How Software Manipulates Images on the Pixel Level

The humongous advantage of using numbers to represent images is that you can lighten an image, darken it, bring out contrast, sharpen it or blur it, turn it upside down, or transform it into a psychedelic abstract, all by using simple arithmetic. It's not so simple that we can sit at a computer with the Mona Lisa on the screen and subtract numbers from the color values in Mona's portrait, turning her smile into a frown. It would be an excruciating job, the kind of job computers are made for. A...

Diane Arbus

PUT a digital camera next to a camera that still uses film if you can find a new camera that still uses film. How are they different Some digital cameras are dead ringers for the 35mm SLR single-lens reflex that dominated photography for professionals as well as everyman for more than half a century. Nevertheless, a lot of the digital cameras are smaller than any film cameras you'll see outside of a spy movie. A few have some bizarre touches. One twists so that half the camera is at a right...

How the Digital Darkroom Works

CHAPTER 9 HOW SOFTWARE CHANGES PIXELS BY THE NUMBERS 142 CHAPTER 10 HOW DIGITAL RETOUCHING RESCUES FAMILY HEIRLOOMS 162 CHAPTER 11 HOW THE DIGITAL DARKROOM MAKES GOOD PHOTOS INTO GREAT FANTASIES 170 I have often thought that if photography were difficult in the true sense of the term meaning that the creation of a simple photograph would entail as much time and effort as the production of a good watercolor or etching there would be a vast improvement in total output. The sheer ease with which...

The Magnifying Glass Effect

Let's go back to that childhood fascination with magnifying glasses that set the scene for the previous illustration. Take a closer look at the hot spot of light created by the magnifying glass. You'll see that the spot is actually a picture, a small image of the sun. Now, remember how you moved the magnifying glass back and forth until it was just the right distance to start a flame You were focusing the picture the magnifier made on the leaf. In a camera, you have a lot of controls and...

Vari Angle Prism System

Supersonic Linear Actuator

In a lens using a vari-angle prism VAP to correct movements, such as some of Canon's video camera lenses and binoculars, gyrosensors are used to detect the slightest wiggle. The sensors send electronic information to a microprocessor built in to the lens. The microchip sends an electrical signal to voice coil motors, much smaller versions of the motors used to vibrate the cones in speakers. The motors sit at 90 angles to each other on the rim of the vari-prism. The VAP, which is positioned...

How Digital Cameras Create a Whiter Shade of White

Eyes do only half the work of seeing. They generate a lot of nerve impulses in response to stimulations from light striking the retina. But you ain't seen nothin' until the brain interprets the impulses. All the information that seems to come so naturally through the eyes shape, size, color, dimension, and distance is the result of the brain organizing sensory information according to a set of rules the brain starts compiling soon after birth. The truth of this is found in how we can play...

How Passive Autofocus Sees Sharp and Fuzzy

Passiv Autofokus Kontrast

Area of image used by skip ol photocells The camera's processor compares the intensity of the light falling on each photocell to the intensities of the adjacent cells. If the image is out of focus, adjacent pixels have similar intensities there is little contrast among them. The microprocessor moves the lens and again compares the photocell intensities As the scene comes more into focus, the contrast between adjacent photodiodes increases. When the microprocessor gauges that the difference in...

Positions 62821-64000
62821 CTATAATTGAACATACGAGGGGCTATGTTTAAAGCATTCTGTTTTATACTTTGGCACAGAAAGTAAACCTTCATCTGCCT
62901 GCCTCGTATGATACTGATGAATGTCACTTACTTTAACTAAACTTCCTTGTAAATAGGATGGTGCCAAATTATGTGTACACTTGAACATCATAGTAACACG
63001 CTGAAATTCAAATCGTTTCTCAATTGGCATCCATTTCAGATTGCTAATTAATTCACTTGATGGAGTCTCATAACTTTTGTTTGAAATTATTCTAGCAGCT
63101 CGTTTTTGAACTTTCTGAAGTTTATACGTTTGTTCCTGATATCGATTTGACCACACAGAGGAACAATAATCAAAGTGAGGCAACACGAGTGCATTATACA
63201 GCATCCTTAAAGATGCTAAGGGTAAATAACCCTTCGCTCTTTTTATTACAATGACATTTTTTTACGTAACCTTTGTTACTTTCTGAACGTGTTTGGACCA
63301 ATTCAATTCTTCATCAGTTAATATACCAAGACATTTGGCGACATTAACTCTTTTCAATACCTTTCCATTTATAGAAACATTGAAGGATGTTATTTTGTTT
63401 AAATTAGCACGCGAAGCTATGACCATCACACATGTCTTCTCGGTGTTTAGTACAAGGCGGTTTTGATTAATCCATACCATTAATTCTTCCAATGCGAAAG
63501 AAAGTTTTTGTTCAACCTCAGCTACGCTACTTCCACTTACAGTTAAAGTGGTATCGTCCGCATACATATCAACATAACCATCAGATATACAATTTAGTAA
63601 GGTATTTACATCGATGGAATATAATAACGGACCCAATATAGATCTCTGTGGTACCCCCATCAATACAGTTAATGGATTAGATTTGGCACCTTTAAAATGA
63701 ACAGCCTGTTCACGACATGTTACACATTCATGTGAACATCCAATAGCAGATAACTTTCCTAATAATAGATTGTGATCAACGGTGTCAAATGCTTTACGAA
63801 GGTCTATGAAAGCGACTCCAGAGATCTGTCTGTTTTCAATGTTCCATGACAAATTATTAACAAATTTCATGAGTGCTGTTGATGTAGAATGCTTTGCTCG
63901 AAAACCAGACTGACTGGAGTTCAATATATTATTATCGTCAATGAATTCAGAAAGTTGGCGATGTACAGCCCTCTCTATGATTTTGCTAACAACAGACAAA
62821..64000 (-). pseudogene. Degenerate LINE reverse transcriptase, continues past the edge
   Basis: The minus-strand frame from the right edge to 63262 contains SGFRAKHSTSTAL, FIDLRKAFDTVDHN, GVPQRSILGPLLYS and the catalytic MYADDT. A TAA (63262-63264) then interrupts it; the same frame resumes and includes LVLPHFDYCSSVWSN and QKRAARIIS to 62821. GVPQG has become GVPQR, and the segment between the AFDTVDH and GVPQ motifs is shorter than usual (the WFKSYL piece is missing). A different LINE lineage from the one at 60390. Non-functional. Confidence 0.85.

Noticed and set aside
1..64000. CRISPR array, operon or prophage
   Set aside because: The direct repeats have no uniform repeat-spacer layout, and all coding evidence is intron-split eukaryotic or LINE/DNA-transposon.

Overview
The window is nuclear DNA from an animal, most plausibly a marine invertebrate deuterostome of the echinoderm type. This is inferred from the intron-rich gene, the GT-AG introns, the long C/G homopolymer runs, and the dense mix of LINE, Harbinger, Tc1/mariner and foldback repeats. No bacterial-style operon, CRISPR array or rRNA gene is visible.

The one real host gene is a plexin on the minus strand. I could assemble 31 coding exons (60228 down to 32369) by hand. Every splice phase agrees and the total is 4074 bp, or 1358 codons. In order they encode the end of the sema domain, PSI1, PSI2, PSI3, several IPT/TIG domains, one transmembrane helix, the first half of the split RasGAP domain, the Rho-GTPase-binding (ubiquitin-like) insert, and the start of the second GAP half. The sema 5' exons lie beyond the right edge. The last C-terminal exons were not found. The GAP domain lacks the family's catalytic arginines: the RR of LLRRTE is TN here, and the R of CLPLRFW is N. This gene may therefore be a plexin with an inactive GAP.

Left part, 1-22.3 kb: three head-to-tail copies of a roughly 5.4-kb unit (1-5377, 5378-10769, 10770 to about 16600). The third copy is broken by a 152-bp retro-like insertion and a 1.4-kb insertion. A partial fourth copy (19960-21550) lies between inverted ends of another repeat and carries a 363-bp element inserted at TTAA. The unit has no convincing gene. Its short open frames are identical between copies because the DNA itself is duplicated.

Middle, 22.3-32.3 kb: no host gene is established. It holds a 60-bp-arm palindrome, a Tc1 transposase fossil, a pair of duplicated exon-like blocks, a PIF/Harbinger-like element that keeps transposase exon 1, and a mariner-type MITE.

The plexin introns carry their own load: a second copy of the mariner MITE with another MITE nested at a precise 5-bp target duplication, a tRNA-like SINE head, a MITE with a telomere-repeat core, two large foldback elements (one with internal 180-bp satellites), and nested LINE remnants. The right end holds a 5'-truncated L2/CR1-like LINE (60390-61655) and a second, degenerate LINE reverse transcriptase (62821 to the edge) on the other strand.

How Digital Lenses Manipulate Space

Telephoto and wide-angle lenses do more than change the size of your subject or the breadth of your image. They also change the relative sizes and relationships among individual objects in the photograph. A common misunderstanding is that lenses with different focal lengths change the perspective in photographs. For example, look at the three cubes shown here and guess which are representative of objects shot with a wide-angle, normal, or telephoto lens. WIDE ANGLE LENS NORMAL LENS TELEPHOTO...

How a Lens Focuses an Image

You must remember boring, sunny summer days in your childhood when you took a magnifying glass outside looking for anything flammable. Having spied a dry leaf, you held your magnifying glass between the leaf and the summer sun. Moving the magnifying glass back and forth with the precision of a diamond cutter, you found the exact point where the magnifier's lens concentrated the sunlight to form an image of the sun on the hapless leaf. Within seconds, the concentrated rays of the sun caused a...

How Active Autofocus Makes Pictures Sharp

Active Autofocus

Photographers can't always rely on automatic focusing because it's subject to the vagaries of any mechanism that cannot see but pretends it can. For the most part, autofocus has all but eliminated pictures of relatives with fuzzy faces and blurred birthday bashes, and it's a must for action shots and subjects who won't stand still for a portrait. The implementations of autofocus are as diverse as the minds of the ingenious engineers who invent them. We'll look here at two types of active...

The Workings of a Digital Camera

George Eastman, 1888, pitching the first Kodak camera AND there was, indeed, a time when it was just that simple. I recall my father's Kodak. I don't know what happened to it after he died, and so it took some research on eBay to find out that it was most likely a Pocket Kodak 1 or 1A, which Eastman Kodak began selling about the turn of the century the last century, like 1900. It was not a fancy camera. The upscale Kodaks had red leather billows, polished...